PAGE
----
Is It Worth To Learn To Code - The Good, The Bad, And The Ugly
What it’s like learning programming by yourself
Are you wondering if you should teach yourself how to program? I’m not surprised. Programming is trendy and often regarded as a critical skill for the future. But it’s also perceived as hard and almost “magical,” as Arthur Clarke put it:
“Any sufficiently advanced technology is indistinguishable from magic.” — Clarke’s third law
Programming may be an incredible journey or drudgery. I’ve been on the programming road for five years, so let me share with you some of the best and the worst moments of a beginner programmer’s life.
Learning to code comes with numerous benefits. Here are the top three for me.
You get to learn a new skill
That’s a biggie. I love learning, so a chance to gain a new skill — all by myself and for free — was too tempting to resist.
I always considered myself more interested in social sciences than technology. But it turns out I have a deep passion for solving problems, and that’s what programmers do.
What’s more, programming is not just any other skill. It teaches you to think differently. Computers understand only logic. You can’t be more or less accurate. Your commands need to be precise.
Besides precision, programmers need to learn how to break big problems into smaller chunks. The ability to divide a complex business problem into manageable parts is crucial and will help you in all areas of life.
You have more opportunities
Many people learn to code to find a job as a programmer. The programming job market is still booming, so finding a job for a decent programmer is straightforward. Also, salaries are a huge magnet for many people.
Looking for a job as a programmer is a valid reason to learn to code. That’s the path I took. So if you want to create code for a living, do it.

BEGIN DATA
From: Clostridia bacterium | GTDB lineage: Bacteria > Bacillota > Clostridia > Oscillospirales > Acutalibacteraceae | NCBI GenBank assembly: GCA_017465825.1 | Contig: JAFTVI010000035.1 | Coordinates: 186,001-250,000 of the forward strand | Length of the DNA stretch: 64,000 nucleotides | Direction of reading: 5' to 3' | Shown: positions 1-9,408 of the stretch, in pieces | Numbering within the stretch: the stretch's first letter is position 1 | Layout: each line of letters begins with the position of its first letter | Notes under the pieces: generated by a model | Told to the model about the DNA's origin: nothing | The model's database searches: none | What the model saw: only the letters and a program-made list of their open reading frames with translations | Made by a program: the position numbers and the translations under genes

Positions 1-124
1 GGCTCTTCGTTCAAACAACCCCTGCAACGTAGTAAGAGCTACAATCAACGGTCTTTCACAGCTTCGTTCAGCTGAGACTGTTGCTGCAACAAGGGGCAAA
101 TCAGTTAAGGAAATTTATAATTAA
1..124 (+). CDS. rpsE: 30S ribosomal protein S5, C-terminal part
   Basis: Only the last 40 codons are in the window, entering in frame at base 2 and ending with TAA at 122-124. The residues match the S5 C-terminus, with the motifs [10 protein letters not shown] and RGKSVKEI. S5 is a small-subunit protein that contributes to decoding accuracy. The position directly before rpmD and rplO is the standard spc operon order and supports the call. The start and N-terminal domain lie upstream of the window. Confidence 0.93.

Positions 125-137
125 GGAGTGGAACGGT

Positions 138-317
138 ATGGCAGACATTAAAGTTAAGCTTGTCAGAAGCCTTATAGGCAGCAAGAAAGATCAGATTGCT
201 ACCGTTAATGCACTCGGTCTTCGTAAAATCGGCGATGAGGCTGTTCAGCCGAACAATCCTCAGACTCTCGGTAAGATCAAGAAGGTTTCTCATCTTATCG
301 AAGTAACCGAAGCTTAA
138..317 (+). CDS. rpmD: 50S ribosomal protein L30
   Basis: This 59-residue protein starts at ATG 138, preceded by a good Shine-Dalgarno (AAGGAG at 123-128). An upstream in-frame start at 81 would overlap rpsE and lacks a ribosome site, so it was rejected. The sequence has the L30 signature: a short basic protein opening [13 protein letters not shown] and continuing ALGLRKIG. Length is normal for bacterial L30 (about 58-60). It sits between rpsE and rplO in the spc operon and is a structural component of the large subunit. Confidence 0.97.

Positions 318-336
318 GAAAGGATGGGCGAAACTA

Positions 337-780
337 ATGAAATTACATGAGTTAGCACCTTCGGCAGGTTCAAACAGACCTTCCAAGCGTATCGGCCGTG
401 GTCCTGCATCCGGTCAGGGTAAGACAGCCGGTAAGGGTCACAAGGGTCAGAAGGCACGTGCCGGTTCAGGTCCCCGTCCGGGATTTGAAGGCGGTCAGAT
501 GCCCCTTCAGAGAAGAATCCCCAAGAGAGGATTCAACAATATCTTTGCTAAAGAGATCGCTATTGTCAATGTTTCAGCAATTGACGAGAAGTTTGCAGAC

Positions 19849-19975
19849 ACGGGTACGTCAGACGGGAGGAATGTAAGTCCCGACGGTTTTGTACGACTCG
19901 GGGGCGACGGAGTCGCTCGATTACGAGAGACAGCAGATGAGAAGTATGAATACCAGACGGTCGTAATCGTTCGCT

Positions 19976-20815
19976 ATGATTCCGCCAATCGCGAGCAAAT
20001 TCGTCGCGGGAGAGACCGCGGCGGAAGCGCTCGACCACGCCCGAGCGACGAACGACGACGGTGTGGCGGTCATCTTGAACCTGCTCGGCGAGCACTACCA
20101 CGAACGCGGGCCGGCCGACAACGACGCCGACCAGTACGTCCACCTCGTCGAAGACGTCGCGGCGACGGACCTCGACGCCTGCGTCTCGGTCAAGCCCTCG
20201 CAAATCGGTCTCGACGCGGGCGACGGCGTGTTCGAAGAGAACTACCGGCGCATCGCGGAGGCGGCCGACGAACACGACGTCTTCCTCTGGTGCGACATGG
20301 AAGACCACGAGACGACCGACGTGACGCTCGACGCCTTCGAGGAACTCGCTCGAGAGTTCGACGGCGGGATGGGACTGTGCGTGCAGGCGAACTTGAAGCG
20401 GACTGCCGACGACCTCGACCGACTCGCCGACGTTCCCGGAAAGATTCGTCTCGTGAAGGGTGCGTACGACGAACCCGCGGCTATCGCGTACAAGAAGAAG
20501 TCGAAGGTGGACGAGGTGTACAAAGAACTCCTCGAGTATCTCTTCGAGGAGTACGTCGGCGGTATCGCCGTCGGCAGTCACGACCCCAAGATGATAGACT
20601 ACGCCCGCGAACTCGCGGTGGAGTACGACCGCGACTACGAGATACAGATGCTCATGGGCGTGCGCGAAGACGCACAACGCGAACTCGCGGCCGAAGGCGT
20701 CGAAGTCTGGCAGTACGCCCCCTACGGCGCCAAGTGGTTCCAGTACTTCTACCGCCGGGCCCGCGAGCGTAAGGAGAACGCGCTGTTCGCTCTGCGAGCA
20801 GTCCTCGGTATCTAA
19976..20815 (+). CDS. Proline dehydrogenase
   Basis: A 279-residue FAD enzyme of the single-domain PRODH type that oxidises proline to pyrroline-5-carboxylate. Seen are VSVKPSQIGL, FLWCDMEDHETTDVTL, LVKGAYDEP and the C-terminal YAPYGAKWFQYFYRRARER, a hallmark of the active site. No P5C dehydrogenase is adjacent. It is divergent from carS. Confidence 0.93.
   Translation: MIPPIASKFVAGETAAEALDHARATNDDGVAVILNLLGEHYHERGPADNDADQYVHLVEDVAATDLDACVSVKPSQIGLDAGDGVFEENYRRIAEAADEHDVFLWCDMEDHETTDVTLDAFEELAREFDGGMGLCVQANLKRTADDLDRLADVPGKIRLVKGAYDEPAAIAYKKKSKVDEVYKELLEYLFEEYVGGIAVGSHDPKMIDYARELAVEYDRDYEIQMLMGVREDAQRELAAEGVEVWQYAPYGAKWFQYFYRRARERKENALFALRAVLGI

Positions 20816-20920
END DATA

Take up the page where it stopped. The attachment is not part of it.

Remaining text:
But you can find other reasons why learning to code might be a great idea. Above all, this skill gives you one great benefit: flexibility.
You can change your career direction if you know how to code. In many industries, programming is a gateway to promotion or a new career path.
When I worked as a lawyer, my colleague learned to code in Python. Now he is the head of a team responsible for creating digital products and coordinating cooperation between lawyers and developers — his expertise in both fields has proven to be invaluable for his company.
Think about how you could use programming skills in your job to maximize your value to an employer.
What if you don’t want to get a promotion but just earn enough to fund your hobbies and lifestyle? Programming can help with that too. Huge parts of many jobs can be automated. Machines are perfect for mindless office work. One program may finish hours of your work with a click. And the time you save is all for you.
Programming is fun
For people who like to solve problems, programming is fun. My highest ups often come from fixing a bug that was nagging me for hours or creating a particularly elegant part of code. Those little pleasures make my days brighter.
What’s even better, programmers get to build things. Programming is like a superpower, allowing you to create something out of nothing.
In too many jobs, you do countless things and can’t see any effect. You’re just a cog in a colossal machine that is too complex to comprehend. But when you program, you can immediately see the results of your work. The satisfaction coming from creating real products is motivating and keeps you going even further.